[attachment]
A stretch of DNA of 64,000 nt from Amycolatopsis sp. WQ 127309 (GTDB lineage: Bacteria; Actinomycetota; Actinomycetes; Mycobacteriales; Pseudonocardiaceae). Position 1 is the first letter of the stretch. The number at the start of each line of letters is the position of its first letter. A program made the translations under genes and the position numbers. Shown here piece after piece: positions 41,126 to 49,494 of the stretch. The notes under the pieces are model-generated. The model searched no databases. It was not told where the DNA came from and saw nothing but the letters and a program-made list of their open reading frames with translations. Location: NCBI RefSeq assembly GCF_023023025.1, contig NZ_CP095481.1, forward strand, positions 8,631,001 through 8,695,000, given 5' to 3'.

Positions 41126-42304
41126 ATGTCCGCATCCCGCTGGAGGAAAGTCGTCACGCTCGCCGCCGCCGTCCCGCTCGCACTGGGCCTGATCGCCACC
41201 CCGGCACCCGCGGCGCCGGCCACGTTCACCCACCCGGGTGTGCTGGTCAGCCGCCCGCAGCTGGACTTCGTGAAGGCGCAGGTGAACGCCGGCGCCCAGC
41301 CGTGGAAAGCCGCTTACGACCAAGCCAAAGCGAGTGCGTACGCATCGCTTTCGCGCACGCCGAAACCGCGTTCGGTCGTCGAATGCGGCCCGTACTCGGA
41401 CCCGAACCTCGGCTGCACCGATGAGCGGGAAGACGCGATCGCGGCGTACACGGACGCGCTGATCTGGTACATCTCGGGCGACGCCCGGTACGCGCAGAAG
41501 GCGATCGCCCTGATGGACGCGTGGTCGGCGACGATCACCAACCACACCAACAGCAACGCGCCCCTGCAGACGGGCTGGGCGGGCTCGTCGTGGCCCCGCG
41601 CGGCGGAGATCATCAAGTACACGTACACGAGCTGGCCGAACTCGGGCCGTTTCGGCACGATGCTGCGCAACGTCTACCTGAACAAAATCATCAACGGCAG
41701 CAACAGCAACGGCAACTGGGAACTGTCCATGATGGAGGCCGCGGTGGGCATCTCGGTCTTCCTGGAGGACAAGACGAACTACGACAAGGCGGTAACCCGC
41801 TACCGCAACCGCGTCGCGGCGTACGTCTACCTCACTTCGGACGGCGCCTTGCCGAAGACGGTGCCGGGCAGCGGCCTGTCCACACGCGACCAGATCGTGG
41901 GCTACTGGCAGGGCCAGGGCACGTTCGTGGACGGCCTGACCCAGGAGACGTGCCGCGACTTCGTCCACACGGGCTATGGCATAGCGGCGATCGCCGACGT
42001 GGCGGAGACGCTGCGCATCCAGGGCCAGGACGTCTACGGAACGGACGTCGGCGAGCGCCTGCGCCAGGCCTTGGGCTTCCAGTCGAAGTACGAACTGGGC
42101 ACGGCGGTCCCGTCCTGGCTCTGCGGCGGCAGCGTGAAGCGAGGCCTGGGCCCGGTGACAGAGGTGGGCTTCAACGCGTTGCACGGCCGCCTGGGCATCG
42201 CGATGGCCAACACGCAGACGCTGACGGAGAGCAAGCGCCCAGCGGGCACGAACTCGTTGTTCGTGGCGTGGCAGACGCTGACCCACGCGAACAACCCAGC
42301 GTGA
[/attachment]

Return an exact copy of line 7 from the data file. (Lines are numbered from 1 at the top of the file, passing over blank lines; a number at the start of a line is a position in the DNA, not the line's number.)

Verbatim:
41501 GCGATCGCCCTGATGGACGCGTGGTCGGCGACGATCACCAACCACACCAACAGCAACGCGCCCCTGCAGACGGGCTGGGCGGGCTCGTCGTGGCCCCGCG